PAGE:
Miss Incid 1

The second phase saw direct contact between Mississippi and the alien ship. Approaching from the same direction as the two missiles, the objective of the vessel was clearly to investigate the wreckage of the two cargo pods, which we assume they mistook for the wreck of Mississippi herself. Captain Crowe held his fire until certain his ship had been detected, at this point the two ships engaged at a range of less than four hundred kilometres. The alien attempts to fire a third cap-ship missile at close range, however this weapon was destroyed as it launched. The alien then attempted to cross Mississippi’s stern to target the cruiser’s engines while Mississippi engaged with guns. Mississippi outmanoeuvred the alien vessel and hit it with a single long lance missile; this and the secondary detonation of the alien’s fuel supply crippled the ship. A FTL transmission was detected from the alien before the ship self destructed. Mississippi withdrew from the system.

Miss Incid 2

Tactical Comparison

The first and most obvious feature of this vessel is its complete reliance on missile armament. At no point in the engagement with Mississippi, did the vessel use any form of gun armament. While certain Tample star nations have fielded missile cruisers and we have currently have in service missile strikeboats, a vessel of such size without even a point defence grid is unprecedented. While in theory a missile could have much greater effective range than any direct fire weapon, in practice against a target capable of manoeuvring, the lags introduced by light-speed transmissions have always made them unacceptably inaccurate at ranges beyond half a light second. The alien FTL sensor systems appear to solve this problem, with the large missile which we are dubbing Cap-ship missiles, able to react to the target long before it could receive light-speed transmissions. Exactly what range this system is capable of firing out to is pure conjecture, based on Mississippi’s reading it is certainly capable of engaging a target from beyond plasma cannon and possibly heavy plasma cannon range. If so, this largely offsets the disadvantages of their lack of protection.

Nameless Systems

While the target of a cap-ship missile would have several minutes at least in which to engage, we can not overstate how difficult this would be. The frontal aspect of the missile – the one the target will see – was less than two metres square. Plasma cannon while capable of ranging out to one hundred thousand kilometres, are at such range only accurate to twenty metres. Only once the missiles have closed to twenty thousand kilometres, do cannons stand any serious chance of hitting. At this range, plasma cannons will only have time to complete two full firing cycles. While this is likely enough against single missiles, against multiple in-bounds it is likely a target ship would be overwhelmed.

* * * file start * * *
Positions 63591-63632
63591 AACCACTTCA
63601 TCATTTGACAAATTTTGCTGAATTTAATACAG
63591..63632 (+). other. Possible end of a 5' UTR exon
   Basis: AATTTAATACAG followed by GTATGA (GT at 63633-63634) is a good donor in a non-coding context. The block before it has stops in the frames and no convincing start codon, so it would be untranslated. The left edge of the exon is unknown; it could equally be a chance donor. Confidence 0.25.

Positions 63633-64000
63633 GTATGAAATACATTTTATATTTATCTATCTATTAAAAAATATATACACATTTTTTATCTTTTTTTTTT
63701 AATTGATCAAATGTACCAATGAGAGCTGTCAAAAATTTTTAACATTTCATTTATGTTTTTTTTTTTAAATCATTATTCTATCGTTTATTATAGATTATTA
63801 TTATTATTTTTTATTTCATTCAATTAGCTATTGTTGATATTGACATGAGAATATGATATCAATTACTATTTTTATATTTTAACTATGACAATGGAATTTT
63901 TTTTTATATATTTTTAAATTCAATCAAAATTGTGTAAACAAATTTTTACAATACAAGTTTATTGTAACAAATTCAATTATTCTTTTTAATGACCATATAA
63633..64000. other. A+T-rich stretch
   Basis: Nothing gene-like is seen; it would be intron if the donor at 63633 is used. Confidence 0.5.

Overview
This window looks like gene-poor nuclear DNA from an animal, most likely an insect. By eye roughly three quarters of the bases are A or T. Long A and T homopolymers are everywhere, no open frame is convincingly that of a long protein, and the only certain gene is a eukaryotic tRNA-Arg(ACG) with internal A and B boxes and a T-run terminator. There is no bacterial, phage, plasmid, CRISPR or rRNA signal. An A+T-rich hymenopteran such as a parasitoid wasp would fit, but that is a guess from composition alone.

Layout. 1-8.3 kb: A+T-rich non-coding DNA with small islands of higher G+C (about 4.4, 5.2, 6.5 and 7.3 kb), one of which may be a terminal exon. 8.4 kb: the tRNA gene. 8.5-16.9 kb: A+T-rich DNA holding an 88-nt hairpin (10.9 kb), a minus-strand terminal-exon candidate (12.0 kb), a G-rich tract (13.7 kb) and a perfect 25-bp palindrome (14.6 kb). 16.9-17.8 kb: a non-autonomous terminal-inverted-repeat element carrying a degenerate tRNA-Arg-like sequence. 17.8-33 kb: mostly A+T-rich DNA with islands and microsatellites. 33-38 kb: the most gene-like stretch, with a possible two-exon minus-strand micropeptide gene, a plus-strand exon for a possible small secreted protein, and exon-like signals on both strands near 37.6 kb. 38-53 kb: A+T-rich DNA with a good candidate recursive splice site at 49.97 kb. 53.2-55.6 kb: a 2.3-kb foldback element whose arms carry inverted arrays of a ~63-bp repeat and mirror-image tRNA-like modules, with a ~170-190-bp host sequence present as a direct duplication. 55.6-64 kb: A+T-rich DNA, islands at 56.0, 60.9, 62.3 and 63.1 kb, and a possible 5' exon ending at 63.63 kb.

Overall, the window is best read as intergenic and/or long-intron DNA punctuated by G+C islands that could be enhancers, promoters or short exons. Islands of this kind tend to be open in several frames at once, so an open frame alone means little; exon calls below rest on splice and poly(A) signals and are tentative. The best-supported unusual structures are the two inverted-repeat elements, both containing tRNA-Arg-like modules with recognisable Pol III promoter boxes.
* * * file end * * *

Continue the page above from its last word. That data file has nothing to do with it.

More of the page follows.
This capacity for long range fire only appears to extends to the Cap-ship missiles, the smaller missiles, used at close range do not appear to have this capacity. Indeed these smaller missiles appear to fulfil a dual purpose. During the second phase of the engagement they were used in a close range anti-ship capacity and in a point defence role when attempting to intercept Mississippi’s Long Lance missile. In neither role did they appear to excel, being somewhat heavy for the point defence role and too light for effective anti-ship against an armoured target – in essence the classic Jack-of-all-Trades problem.

The close range encounter with Mississippi was clearly not the one the alien ship was optimised for. What we can draw from this is that any further clashes with this nameless race will be very dependent on range. Assuming all of their ships follow the same design philosophy, they will avoid at all costs close range encounters, instead long range fire should be expected.

In event of a second or large scale engagement, our most important defensive asset would be the Luna Class Flak Cruisers. With their rapid fire flak guns, a single Luna could stand off a significant number of these alien ships. While on the offensive our carrier based fighters would be our attacking vessels as these would have the acceleration to close on the alien.

Damaged Nameless


This alien ship is unlike anything we have previously encountered, built around an entirely different philosophy and in the event of combat, it would require a completely different approach.  Currently the tactical implications are being examined as a matter of urgency by the Tactical Analysis section. However to what extent this nameless race presents a threat can not be answered on the basis of this one encounter. No matter how impressive this one vessel, it was only one ship. Questions of this race’s economic and military strength, along with their physical location need to be answered as a part of the wider appraisal. For the moment however believe that this race presents only a moderate threat and our forces stationed around Landfall are adequate, subject obviously to review should better information become available.

The Mississippi Incident is available to read. Click this way for the sample on Amazon.

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Update on The Last Charge – Book Three of the Nameless War and other news

The Last Charge

Okay, so where are we up to?